No other public institution in any po- litical system has public interface with an identifiable visibility than the police. Circumstances are almost entirely regulatory that seldom create a positive image of the institution. Obviously, in cases of maintenance of public order, the only face of the police that catches the public eye and attention is that of a strong arm of the government regulating their activity, enforcing ‘don’ts’ and being harsh on occasions in this process. Resentment that it can fuel has the capacity to snowball into protest in a democracy. Thus, police response to what T.K. Vinod Kumar characterizes as ‘public events’ (protests, events, demonstrations, et al), acquires critical significance in a democratic polity.
T.K. Vinod Kumar, a serving police officer, emphasizes the significance of policing, both generally as well as in the specific context of public events in democratic India. Kumar maps the organizational mechanism and event based response mechanism to underline two kinds of responses the police have to maintain public order. He uses case studies from Kerala, the state cadre to which he belongs, to relate assertions and expression of democratic rights to manifestations in public space both in terms of events and discourse and their impact on police response. Political meetings, mass mobilization, violent political conflicts are the features of democratic India, which on one hand reflect the nature of democracy and on the other, determine popular evaluations of police response that are dependent upon ‘use of force and sanctions’, or they ‘depend on cooperation and legitimacy.’ Kumar also rightly highlights that despite a federal structure, there is ‘a high degree of uniformity across districts, states, and the country, due to the similar organizational structure and legal framework’ in police. Therefore, organizational mechanism available to the police to address public order and steps taken too has similarity.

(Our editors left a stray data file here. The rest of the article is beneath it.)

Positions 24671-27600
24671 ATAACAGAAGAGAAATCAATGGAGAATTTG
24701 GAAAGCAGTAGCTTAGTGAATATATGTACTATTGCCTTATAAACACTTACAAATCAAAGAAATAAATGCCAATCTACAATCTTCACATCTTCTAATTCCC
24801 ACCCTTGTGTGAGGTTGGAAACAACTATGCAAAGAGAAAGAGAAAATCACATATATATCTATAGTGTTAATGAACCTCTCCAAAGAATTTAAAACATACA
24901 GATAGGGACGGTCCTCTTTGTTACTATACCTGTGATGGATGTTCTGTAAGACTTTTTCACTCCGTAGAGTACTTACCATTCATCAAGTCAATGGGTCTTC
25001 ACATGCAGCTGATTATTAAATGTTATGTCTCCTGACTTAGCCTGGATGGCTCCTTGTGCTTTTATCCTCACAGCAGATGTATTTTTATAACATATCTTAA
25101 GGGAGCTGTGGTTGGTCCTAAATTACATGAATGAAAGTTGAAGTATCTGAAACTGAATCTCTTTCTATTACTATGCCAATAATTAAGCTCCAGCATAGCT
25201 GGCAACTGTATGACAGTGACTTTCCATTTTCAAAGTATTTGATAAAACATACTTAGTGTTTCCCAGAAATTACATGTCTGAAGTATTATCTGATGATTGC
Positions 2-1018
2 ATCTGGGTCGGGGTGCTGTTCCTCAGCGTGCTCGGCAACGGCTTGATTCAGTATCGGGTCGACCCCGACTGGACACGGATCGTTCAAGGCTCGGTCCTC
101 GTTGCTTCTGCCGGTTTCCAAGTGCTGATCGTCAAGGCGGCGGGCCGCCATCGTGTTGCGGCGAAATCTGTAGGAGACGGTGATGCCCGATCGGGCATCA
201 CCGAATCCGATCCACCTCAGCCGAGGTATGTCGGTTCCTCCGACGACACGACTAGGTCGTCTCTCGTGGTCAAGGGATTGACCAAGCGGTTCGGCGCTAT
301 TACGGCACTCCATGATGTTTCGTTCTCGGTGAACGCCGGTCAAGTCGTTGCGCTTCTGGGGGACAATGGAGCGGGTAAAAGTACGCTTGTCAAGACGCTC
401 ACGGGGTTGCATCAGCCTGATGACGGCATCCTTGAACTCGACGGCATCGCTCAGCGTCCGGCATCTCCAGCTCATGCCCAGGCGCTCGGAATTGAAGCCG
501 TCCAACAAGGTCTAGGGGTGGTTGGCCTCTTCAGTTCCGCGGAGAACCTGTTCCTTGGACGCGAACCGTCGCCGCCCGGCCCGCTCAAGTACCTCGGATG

Kumar focuses on public protests, public disorder events and conflicts to discuss theories on public events, which according to him bring out ‘tension in the interaction between two important values of rights and freedom of individuals and need for order in society’ (p. 12). In the Indian context, he classifies public disorder into three categories—individual level disorders (drunkenness, vagrancy, etc.), organized public protests by organizations and groups and clashes on ethnic lines (caste, religion, language, etc.). The first set are daily, routine and part of regular policing. The latter two could be complex events and test both the readiness of the police in terms of temperament, techniques and technology (equipments) and their sensitivity in handling an aggressive mass of people from political and humane points of view, as accountability (social as well as institutional) invariably comes up for debate after each such event.